Why the new Star Trek needs a gay character

When the new Star Trek series was announced late last year, my first thought was excitement. Then nervousness because the writers of Star Trek Into Darkness are producing it. But now I think that I am swinging back around to excitement.

One of the things I am most excited for is new and interesting characters. That has always been one of the best parts of Star Trek. Over the course of my watching the many series, I have fallen in love with the different casts that feel like real people, trying to extend the scope of human knowledge.

What makes the casts so interesting is that Star Trek consistently pushes the frontier of casting. The original series had Uhura who was a groundbreaking moment for African-Americans on TV, culminating in the first interracial kiss on television. The original series also had Chekhov, a Russian man on the bridge in the midst of Cold War paranoia.

Later series also broke new ground. The Next Generation had a disabled man, Geordi LaForge, as a key part of the crew, who also happened to be African American. DS9 had an African-American man as the captain at time when black people were severely underrepresented as main characters on television. DS9 also broke new ground by having a Middle Eastern man as a key part of the crew and even had the first lesbian kiss for the franchise. Of course, Voyager had a female captain who eschewed “traditional” feminine roles throughout the series.

But one thing has been conspicuously missing from Star Trek: a gay character.

Garak_bashir

Now DS9 did have Garak, who had ambiguous sexuality. Actor Andrew Robinson stated that he played Garak as omnisexual, and the writers of the series played up the ambiguous sexuality between Garak and Dr. Bashir. They even slipped in jokes about it. In one episode Garak gives Bashir a data rod and tells him that if anything bad happens during a coming battle, that Bashir should eat Garak’s [data] rod.

But Garak was always low-key about it. We never actually got to explore his sexuality in any significant way, and in the end he fell in love with a woman (who later died, but still.)

This time around we need a gay character.

For once, Star Trek is behind the times on this, and they need to catch up. Gay people are constantly bombarded by propaganda about how bad they are. Politicians and religious leaders are constantly discussing how gay people are destroying the country, destroying families, destroying law, making things generally worse. That is absolutely disgusting and not true.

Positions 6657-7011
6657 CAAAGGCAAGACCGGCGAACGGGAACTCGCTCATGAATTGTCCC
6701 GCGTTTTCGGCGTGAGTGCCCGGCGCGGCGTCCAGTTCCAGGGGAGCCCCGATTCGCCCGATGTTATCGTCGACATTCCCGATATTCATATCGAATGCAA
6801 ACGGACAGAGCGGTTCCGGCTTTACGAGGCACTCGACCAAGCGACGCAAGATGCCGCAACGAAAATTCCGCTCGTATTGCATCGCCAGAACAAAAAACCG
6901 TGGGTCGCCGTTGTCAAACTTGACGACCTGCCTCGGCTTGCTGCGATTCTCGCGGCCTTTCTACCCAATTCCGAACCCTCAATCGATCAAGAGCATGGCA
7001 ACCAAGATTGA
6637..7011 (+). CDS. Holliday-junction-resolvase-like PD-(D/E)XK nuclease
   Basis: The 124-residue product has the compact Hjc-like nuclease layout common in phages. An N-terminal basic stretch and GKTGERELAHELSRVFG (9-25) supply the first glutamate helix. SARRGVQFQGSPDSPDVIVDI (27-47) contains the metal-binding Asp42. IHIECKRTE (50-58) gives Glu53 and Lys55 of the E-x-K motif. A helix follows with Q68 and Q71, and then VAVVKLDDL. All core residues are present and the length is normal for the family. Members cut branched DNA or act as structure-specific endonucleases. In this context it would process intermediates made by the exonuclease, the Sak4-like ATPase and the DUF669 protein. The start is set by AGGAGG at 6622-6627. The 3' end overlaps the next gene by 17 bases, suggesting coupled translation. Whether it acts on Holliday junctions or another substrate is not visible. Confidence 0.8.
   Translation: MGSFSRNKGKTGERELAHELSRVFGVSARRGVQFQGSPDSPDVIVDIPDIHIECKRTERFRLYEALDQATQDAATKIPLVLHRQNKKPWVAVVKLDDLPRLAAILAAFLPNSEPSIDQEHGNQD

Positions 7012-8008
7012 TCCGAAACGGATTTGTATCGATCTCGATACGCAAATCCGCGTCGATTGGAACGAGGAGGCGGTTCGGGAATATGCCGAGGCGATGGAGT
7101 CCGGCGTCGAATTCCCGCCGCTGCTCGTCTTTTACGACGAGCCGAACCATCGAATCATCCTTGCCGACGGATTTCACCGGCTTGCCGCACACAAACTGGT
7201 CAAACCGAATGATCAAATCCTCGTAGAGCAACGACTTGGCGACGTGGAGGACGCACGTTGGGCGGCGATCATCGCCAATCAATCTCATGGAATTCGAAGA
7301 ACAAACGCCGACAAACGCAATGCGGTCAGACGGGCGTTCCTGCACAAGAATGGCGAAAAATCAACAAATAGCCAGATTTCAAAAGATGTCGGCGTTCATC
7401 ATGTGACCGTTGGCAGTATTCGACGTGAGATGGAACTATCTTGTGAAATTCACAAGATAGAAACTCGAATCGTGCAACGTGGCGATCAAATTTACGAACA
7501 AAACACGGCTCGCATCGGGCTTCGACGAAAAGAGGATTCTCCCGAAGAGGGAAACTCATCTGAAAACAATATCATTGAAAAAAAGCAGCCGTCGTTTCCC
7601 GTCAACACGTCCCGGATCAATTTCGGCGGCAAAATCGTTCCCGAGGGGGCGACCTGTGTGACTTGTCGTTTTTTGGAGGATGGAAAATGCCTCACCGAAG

One of the main themes of Star Trek is that it does not matter who you are, you can contribute to building the human race. The diverse casts show this. In the future, it is the strength of your character that matters, not your race, or species or sexuality.

So having a gay character would be a positive change for the series and provide a positive message for gay people around the world, including homosexual science fiction fans, whose preferred movies and franchises are woefully absent of gay characters. It’s time to represent everybody, and the new Star Trek is perfect for that.

Now, for this to work, the series should not draw attention to their gay character. What made Uhura so powerful is that nobody called attention to her skin color. She was just there. Everybody accepted her. She was a normal part of the bridge crew. The same thing has to be done with a gay character. The show needs to show him or her as just a normal part of the crew. If he or she has romance, it just needs to be shot and scripted in the same way as a straight romance. That is how it would work.

I hope that this happens. It would make the new series even better.

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One response to “Why the new Star Trek needs a gay character

  1. I agree. Star Trek, and B5 for that matter, always put forth characters that I would LOVE to hang out with. I think it should be a gay couple living aboard the Enterprise in much the same way as O’Brien and his wife. They should just go about their business like it’s no big deal and perfectly normal without drawing attention to their sexuality. That would establish it as completely acceptable. Star Trek has had races of aliens with 3 sexes. I thought that was interesting. Thank you for another interesting article.

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